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[pct-l] re: 2001 Hikers - HELP! Class Project/Good luck Newbies!
- Subject: [pct-l] re: 2001 Hikers - HELP! Class Project/Good luck Newbies!
- From: firstname.lastname@example.org (Brett Tucker)
- Date: Fri, 6 Apr 2001 13:05:23 -0700
2. It's going to take you at least 300 miles to get
into the swing of things. You will hurt. You will have
an unwelcome encounter (maybe a snake, maybe an alien,
maybe a pissed off waitress who doesn't want to give
you extra pancakes for free just because you are a PCT
hiker). There will be a surprising amount of uphills
along the trail, even in the desert! Don't even think
about giving up until you are in Wrightwood. Then,
rock the trail for just three hundred more miles.
Then, at Kennedy Meadows, just go 5 more days. If you
don't like it by the time you reach Mt Whitney, then
Amigo's got the right idea with the waypoint thing. Focusing on the ultimate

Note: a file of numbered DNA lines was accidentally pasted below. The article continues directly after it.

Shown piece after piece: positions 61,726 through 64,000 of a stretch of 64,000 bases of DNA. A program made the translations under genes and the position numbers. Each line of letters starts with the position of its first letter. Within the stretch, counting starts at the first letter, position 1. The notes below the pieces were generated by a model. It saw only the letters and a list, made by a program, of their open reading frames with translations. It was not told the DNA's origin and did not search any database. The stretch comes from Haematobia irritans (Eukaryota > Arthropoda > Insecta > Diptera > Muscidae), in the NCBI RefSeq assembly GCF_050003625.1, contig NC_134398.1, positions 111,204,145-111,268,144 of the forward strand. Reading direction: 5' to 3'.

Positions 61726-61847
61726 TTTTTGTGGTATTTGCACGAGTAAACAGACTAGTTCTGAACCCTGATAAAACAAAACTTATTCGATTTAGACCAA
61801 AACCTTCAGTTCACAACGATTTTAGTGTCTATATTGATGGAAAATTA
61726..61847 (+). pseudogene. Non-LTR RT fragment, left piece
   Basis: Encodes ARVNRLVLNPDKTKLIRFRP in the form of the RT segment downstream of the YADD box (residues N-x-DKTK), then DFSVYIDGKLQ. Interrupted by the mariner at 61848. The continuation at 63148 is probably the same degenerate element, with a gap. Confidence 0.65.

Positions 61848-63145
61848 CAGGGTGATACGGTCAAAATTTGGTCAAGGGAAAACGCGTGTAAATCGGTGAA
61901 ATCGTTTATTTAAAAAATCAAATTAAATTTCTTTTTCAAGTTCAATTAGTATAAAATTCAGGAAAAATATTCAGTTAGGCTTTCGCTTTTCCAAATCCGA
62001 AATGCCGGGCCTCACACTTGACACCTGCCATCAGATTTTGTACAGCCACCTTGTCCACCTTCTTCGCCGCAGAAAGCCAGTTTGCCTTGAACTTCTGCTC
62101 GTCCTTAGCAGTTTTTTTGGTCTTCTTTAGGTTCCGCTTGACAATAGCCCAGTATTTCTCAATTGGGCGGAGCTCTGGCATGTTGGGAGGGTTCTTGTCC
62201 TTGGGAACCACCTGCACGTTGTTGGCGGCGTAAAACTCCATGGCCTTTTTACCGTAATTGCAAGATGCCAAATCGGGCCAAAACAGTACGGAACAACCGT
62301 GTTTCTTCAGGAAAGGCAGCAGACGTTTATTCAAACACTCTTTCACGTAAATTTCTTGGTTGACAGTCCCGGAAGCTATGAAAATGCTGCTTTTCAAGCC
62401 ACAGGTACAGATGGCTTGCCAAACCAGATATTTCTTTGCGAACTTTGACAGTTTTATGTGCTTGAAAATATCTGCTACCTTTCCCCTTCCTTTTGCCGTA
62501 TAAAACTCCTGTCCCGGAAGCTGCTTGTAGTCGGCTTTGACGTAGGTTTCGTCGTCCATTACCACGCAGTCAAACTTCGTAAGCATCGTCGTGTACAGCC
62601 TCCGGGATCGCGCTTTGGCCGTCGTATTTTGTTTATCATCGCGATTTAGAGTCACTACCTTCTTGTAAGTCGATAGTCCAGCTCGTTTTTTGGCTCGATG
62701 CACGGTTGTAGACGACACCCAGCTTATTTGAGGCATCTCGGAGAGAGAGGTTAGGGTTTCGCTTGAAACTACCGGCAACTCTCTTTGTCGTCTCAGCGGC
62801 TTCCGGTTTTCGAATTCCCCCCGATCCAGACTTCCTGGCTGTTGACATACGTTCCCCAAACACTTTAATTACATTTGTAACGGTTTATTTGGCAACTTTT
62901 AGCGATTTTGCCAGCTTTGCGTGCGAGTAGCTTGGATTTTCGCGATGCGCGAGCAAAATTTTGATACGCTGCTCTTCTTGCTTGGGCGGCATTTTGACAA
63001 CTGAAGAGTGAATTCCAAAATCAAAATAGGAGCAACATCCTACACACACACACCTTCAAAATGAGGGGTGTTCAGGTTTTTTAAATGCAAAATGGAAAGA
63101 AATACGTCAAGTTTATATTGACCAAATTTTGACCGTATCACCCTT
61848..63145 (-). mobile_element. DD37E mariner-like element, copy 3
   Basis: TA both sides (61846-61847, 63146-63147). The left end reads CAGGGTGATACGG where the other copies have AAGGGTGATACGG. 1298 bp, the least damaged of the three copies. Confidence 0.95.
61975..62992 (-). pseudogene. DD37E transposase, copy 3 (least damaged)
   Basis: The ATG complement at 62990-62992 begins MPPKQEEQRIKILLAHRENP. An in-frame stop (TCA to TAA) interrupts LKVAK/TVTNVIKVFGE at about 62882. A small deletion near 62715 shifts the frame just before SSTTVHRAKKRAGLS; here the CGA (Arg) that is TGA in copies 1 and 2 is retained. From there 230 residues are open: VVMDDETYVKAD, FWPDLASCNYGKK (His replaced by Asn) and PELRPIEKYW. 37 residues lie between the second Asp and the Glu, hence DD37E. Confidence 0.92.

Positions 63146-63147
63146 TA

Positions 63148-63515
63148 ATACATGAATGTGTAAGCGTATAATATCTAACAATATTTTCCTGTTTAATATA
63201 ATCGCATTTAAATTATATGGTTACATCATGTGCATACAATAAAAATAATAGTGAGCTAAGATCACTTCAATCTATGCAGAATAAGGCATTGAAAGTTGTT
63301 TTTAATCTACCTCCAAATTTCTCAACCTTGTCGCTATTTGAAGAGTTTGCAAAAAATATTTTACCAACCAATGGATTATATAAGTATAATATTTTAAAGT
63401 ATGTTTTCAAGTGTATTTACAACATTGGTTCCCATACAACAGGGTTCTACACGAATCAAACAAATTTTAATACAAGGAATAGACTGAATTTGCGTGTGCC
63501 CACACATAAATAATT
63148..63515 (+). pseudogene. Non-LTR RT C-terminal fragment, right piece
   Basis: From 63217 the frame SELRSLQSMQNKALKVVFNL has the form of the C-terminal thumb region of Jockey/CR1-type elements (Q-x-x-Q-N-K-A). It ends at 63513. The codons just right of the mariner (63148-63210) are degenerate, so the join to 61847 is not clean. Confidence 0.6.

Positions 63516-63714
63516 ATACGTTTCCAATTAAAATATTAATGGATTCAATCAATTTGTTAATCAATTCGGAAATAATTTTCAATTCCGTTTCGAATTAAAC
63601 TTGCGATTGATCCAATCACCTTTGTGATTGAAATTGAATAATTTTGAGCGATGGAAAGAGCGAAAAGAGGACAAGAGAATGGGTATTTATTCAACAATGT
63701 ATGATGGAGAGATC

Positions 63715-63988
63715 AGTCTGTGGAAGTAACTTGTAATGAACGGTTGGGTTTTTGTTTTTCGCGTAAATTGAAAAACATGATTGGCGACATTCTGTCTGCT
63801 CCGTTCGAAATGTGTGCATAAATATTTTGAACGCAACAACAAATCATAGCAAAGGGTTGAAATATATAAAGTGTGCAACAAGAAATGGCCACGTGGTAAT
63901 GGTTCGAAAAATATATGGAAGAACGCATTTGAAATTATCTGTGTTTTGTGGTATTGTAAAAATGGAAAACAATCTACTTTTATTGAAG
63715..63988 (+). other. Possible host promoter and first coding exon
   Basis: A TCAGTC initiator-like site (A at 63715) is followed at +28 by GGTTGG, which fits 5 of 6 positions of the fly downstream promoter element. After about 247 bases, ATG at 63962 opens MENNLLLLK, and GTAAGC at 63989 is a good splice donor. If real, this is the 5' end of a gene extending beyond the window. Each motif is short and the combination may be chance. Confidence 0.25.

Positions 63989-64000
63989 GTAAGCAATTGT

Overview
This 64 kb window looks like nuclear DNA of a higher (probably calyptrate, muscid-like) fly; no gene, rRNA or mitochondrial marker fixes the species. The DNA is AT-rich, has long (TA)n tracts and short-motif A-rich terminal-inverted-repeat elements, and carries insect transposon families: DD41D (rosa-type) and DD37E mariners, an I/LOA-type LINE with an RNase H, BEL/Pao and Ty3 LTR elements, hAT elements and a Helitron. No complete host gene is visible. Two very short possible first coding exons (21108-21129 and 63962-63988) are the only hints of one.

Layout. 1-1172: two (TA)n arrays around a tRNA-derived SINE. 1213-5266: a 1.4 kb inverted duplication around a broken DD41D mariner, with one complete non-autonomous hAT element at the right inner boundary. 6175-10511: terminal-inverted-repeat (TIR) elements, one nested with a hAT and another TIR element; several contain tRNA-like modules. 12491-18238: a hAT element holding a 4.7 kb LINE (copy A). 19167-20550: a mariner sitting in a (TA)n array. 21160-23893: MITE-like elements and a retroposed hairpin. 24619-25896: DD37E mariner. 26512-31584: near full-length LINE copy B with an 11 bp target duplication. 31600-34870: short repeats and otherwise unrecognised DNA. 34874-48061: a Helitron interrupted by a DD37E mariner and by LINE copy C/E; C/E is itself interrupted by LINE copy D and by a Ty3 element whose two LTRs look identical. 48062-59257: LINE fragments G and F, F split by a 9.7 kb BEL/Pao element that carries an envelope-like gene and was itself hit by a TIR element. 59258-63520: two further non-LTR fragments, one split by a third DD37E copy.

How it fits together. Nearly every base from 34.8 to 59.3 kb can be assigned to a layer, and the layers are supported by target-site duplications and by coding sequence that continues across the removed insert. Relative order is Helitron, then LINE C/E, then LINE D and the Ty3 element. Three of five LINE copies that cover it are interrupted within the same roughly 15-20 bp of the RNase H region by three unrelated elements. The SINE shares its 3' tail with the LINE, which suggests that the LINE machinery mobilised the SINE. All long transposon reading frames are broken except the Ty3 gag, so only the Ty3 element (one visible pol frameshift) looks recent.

goal of Canada, the CA/OR border or whathaveyou can be too much of a
mindblower for the freshly-arrived distance hiker. Break the journey down
into manageable portions. Not only will this turn infinity into something
the hiker can finish, but it might also foster the sort of mindset that
allows him or her to appreciate every step of the way.
The Trail is never as we imagine it. What ever is? And like it or not, the
Trail won't change. So we must! And in the process we might just evolve into
something better than our current selves. Think not of the Trail as a
vacation from all hardship, but as a trip to the good life, a life of
sacrifice and reward.
Oh, and don't quit at Wrightwood, either. Statistically, Wrightwood is a
trap, a common place to jump ship. Better might be to avoid the place
entirely (Acorn Trail and all). This is now an easy thing to do, I
understand, thanks to the new motel at the I-15 interchange about a day
south of the Wrightwood bomb-off. Can anyone confirm the name of this motel
and whether they're still holding packages?
Nor would I recommend quitting at Mt Whitney. To stop the hike way up there
would be to endure a great deal of lightning and winter snow, to say nothing
of the marmot attacks.